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Copyright

Information concerning copyright (and copywrongs)

How do I use copyrighted material in my classroom?

Online and face to face classrooms are treated differently by copyright law.  However, for both types of classroom setting you can:

  • use the work in accordance with an existing license.  For instance:
    • The library negotiates licenses to online content that allow for classroom and reserves use.  Any material located in the library's collection may be used in your class.
    • The work may be issued under a creative commons license where the creator has clearly established what others can do with his work.
  • request permissions from the copyright owner.

Play a video, display a picture, perform a play in a face to face class:

Face to face classroom situations are addressed by U.S. Copyright Act Section 110(1) that allows faculty to display and perform (i.e. play a video) copyrighted materials during classroom teaching activities as long as: 

1.) it is a regular part of instructional activities and directly related to teaching content and

2.) no admission charge is collected. 

Section 110 does not address copying or distributing work.

Make and share copies of limited portions of copyrighted works:

The Fair Use Doctrine, or section 107 of the U.S. Copyright Act, allows reproduction of copyrighted works under certain circumstances like teaching, criticism and scholarship if, for each use, the four factors of fair use are considered in determining whether the use is fair.

USF policy on copyright suggests that a single copy for teaching purposes, including only a small amount of a copyrighted work (e.g. one chapter of a book), is usually acceptable.  Multiple copies provided to students should not exceed one copy per student, be used ‘in the moment’ (e.g. the inspiration and the decision to use the material must be close in time), not substitute for purchase of books by students, include a copyright notice, and not include consumable material like work book or test pages.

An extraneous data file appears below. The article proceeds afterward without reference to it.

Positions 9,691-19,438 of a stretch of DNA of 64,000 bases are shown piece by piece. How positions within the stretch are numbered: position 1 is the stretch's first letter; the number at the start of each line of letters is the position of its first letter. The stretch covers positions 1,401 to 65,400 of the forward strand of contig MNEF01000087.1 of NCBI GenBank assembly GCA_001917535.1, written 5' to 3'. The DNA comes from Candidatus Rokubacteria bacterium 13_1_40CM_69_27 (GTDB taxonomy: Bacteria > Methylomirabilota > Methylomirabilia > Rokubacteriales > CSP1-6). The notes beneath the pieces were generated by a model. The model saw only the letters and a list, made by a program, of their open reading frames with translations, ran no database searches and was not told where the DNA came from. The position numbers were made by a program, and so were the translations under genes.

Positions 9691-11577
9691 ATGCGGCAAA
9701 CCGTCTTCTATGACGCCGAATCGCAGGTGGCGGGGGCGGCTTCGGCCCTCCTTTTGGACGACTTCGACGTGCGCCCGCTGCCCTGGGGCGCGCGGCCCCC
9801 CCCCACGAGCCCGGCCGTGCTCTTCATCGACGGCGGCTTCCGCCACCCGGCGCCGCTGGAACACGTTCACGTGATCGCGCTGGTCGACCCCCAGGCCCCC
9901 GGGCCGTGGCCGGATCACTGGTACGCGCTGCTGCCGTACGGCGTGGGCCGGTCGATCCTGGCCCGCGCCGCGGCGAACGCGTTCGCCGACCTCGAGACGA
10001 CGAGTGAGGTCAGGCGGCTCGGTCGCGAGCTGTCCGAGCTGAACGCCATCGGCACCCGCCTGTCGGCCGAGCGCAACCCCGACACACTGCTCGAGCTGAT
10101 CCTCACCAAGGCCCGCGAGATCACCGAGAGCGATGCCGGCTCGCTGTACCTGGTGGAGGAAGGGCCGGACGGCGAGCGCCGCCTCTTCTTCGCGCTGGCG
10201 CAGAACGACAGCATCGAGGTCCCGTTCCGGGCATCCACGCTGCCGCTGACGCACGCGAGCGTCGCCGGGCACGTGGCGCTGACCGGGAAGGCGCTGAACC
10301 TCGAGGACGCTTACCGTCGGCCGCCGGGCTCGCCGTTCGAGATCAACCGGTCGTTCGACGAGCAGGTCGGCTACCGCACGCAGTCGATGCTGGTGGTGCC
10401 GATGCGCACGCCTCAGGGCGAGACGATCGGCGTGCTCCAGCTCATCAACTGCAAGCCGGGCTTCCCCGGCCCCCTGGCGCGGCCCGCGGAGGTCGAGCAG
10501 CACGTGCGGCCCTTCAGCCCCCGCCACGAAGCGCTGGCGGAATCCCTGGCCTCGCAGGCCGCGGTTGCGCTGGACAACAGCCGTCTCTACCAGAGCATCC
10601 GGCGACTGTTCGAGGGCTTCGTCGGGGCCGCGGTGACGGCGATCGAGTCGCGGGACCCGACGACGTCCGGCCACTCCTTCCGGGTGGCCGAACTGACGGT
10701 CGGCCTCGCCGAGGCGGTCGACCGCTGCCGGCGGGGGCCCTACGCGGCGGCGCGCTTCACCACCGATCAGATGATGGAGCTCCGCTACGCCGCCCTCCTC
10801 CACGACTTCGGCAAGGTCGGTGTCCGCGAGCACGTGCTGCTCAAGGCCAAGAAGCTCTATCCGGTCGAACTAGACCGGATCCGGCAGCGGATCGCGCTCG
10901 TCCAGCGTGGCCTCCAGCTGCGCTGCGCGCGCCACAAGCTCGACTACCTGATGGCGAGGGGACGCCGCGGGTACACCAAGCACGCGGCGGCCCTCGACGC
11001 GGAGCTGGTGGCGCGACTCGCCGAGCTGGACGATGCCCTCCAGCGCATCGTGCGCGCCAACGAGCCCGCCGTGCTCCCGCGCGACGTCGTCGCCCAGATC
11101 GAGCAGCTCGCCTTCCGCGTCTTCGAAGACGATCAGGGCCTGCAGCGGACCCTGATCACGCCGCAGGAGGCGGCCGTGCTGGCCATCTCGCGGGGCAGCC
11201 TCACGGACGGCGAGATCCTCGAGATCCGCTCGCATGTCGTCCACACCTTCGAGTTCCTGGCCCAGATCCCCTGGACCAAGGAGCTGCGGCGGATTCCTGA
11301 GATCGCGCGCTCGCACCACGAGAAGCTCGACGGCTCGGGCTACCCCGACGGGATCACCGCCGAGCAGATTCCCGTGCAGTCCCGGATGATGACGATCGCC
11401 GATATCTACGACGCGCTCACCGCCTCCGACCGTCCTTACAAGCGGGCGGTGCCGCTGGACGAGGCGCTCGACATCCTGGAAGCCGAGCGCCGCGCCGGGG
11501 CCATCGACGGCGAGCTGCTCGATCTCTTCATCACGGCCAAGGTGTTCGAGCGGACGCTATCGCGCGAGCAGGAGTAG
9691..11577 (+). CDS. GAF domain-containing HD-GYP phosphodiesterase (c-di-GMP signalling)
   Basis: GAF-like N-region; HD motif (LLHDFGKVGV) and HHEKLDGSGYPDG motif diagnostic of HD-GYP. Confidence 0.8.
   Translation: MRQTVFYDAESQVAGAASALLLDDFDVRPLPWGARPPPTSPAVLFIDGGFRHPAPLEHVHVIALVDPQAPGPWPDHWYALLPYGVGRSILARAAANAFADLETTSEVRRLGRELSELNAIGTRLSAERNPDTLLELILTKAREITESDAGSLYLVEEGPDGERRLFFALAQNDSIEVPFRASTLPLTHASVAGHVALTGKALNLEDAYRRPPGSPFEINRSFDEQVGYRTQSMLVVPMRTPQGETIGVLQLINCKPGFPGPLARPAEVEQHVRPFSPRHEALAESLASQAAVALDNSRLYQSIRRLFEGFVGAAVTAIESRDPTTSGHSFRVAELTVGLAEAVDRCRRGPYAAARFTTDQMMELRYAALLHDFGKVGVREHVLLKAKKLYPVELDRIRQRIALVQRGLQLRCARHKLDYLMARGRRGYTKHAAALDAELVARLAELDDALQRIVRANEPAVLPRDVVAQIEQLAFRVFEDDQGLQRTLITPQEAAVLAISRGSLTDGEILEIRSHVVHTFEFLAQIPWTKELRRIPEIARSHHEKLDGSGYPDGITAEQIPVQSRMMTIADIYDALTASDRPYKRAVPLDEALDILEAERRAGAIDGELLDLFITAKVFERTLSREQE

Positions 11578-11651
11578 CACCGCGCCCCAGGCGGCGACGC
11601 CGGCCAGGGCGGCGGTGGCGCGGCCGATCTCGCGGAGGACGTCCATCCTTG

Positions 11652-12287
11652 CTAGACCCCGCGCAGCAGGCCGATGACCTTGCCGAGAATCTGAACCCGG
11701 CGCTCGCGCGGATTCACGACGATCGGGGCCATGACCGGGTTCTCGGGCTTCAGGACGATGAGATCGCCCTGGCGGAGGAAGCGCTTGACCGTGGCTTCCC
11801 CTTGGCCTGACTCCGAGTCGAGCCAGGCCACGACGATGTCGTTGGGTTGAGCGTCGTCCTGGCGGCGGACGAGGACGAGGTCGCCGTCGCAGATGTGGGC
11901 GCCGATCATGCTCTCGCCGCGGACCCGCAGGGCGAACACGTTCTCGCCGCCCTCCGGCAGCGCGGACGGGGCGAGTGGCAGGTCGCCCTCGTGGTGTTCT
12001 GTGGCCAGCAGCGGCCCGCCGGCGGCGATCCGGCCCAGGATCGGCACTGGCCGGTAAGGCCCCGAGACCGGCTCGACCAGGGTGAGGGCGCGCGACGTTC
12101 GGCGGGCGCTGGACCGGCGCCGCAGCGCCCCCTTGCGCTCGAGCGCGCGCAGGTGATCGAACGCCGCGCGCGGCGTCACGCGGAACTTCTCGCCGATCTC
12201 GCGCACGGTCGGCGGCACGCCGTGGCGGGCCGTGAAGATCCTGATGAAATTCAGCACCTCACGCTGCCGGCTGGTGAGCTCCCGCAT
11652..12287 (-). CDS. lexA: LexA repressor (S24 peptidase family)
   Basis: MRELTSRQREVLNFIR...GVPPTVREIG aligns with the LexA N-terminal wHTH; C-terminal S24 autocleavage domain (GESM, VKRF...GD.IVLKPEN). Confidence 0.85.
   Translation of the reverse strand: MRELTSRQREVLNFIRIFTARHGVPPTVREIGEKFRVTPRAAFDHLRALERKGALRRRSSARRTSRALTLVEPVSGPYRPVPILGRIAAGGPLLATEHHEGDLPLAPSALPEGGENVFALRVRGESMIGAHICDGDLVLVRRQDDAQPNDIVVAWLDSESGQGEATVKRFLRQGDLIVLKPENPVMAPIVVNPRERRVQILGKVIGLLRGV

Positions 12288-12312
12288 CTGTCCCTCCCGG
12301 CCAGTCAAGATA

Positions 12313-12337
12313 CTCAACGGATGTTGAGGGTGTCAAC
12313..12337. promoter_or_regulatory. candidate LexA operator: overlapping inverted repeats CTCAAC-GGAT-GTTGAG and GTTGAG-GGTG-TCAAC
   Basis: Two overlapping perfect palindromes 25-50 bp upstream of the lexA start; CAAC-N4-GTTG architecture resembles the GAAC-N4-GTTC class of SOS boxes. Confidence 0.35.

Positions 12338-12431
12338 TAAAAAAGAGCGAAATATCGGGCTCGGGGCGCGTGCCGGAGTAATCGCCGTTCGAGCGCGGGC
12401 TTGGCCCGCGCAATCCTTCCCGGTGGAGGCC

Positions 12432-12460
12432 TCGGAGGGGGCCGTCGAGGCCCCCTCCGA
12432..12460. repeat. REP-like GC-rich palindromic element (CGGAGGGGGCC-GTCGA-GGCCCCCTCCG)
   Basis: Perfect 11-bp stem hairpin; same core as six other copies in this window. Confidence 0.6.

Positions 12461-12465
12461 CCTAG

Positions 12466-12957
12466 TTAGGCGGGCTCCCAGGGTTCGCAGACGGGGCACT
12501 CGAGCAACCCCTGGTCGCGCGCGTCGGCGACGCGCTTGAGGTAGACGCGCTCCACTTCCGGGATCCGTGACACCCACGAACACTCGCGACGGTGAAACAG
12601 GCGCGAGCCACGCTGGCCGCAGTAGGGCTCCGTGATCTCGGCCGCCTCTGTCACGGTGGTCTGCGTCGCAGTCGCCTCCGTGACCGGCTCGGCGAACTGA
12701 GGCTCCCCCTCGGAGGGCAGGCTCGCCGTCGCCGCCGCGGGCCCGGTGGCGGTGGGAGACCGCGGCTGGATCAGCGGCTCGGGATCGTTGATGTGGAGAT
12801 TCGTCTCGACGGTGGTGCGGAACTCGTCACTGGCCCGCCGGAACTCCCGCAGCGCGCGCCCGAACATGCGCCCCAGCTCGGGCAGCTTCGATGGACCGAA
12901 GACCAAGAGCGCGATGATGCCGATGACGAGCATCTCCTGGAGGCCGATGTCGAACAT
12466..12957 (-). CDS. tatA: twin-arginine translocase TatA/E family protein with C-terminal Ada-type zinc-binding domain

What if my class is online?

 

Link to material:

Linking to an image, video, or public website is not copying.  While you should still cite and give attribution to the owner of the website, it is not usually required to request permission to link to a publicly available website.

 

Play a video, display a picture, perform a play in an online class:

The “Technology, Education, and Copyright Harmonization Act,” or “TEACH Act,” added to copyright law as Section 110(2) in 2002, outlines how educators may use copyrighted works in their online classes.  It includes a sizeable list of conditions that must all be satisfied in order to adhere to the law, which have been compiled into a checklist by the USF Libraries.

 

Post copyrighted material for use during the online course:

Faculty must make sure that the use of copyrighted material complies with fair use principles or is used with the permission of the copyright owner, that access to content is restricted to enrolled students and that students are informed that the works are subject to copyright protections.

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